Well, the one thing I liked about Gary is he’s a guitar player and when he first called me and offered me his studio, the fact that he is a guitar player came to mind. I knew he would be able to relate to me on that level, whereas a lot of the other record producers I’ve used in the past aren’t guitar players. They might be able to strum a few chords, but that’s the extent of it, I mean Gary Hoey’s a monster on guitar and I thought “Wow, how cool would that be ?”. He also has an incredible voice so he can help with background vocals; he sang lead on “Luv 2 Hate U”, the male voice is Gary (on that song). I just love his voice. He’s just incredible behind the equipment – pro tools. It’s his studio, he knows how to run it, and he put his all into this record, this is his record, it’s his baby. I just respect him so much as a producer, a guitar player and as an artist. We’re approximately the same age and we’ve both been through a lot in our lives and I think we were able to relate to each other’s feelings and we were able to take those feelings and incorporate them into this record.
Getting back to the lyrics. They are more personal than you’ve done in the past, was it difficult to open up as much as you did or was it cathartic?
It was absolutely therapeutic for me to be able to just sing my heart out, literally. I think it is also something lyrically that can be applied to anybody; I’m sure a lot of people have gone through hell in their lives, whether it’s coming home from work, having a bad day and hating your boss or something so simple as homework – or your teachers at school. I had a chat with a girl on Facebook – maybe 14 or 15 years old – and she told me she was in school and she was listening to my CD and the teachers had told her to turn off that devil music – and she said “bite me”. So they took her to the principal’s office and they expelled her from school, so I’m thinking somebody like her, she can relate to “Living Like a Runaway” on her level as a teenage girl going through school, there’s stuff in there for everybody on this record lyrically.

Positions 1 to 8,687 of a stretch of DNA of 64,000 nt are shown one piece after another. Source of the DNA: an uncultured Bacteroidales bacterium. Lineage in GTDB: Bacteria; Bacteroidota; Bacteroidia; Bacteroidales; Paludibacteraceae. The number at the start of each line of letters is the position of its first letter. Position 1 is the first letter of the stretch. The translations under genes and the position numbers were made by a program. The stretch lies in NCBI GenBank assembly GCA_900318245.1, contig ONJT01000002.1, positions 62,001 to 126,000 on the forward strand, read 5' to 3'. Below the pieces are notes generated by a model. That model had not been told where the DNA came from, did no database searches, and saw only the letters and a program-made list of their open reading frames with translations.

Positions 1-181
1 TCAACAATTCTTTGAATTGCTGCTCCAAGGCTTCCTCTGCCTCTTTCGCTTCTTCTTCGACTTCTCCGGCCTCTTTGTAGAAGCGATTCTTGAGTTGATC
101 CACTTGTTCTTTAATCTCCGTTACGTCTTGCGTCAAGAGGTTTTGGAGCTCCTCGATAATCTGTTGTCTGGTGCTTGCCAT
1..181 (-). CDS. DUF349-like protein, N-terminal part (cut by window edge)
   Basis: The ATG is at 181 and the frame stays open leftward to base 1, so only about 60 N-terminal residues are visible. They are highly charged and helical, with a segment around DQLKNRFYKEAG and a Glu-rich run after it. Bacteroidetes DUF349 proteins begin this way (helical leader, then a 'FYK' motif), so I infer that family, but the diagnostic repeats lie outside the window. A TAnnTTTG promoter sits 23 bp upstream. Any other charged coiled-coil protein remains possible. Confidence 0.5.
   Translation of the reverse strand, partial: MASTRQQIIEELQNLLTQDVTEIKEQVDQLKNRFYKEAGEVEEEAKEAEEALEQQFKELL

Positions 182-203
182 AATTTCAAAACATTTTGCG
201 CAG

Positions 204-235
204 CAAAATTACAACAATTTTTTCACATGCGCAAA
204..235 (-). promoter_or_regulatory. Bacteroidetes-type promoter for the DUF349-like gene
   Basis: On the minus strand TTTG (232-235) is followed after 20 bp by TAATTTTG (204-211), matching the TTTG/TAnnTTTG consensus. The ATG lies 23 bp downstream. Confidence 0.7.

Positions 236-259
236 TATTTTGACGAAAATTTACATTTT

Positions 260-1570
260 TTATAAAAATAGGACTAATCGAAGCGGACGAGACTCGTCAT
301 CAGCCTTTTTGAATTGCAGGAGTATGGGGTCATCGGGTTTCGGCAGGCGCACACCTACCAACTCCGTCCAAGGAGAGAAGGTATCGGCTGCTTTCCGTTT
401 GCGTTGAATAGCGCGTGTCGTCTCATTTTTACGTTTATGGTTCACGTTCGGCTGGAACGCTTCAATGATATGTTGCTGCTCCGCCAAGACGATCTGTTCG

Where did the title “Living Like a Runaway” come from and why did you choose that as a title?
That came from my songwriting partner Michael Dan Ehmig – he’s a lyricist – lyrics are his specialty. The hardest part of writing a song – I think – is the lyrics, anybody can put together a guitar riff, but it’s really the lyrics that make it come to life and the melody and the hook, the phrasing. He came up with “Lita you’re really living like a runaway” because I just ran away from home, I just filed for divorce – In order for me to escape my current relationship I had to run away from home. He said to me “you’re living like a runaway” and I thought, ‘oh my god, what a great song title’, so we stuck with it and used it – it definitely works. So when I wrote this song I went through the decades of my life, starting with The Runaways, until today, you know, fans like you, people that make my dreams come true. It’s kind of cool.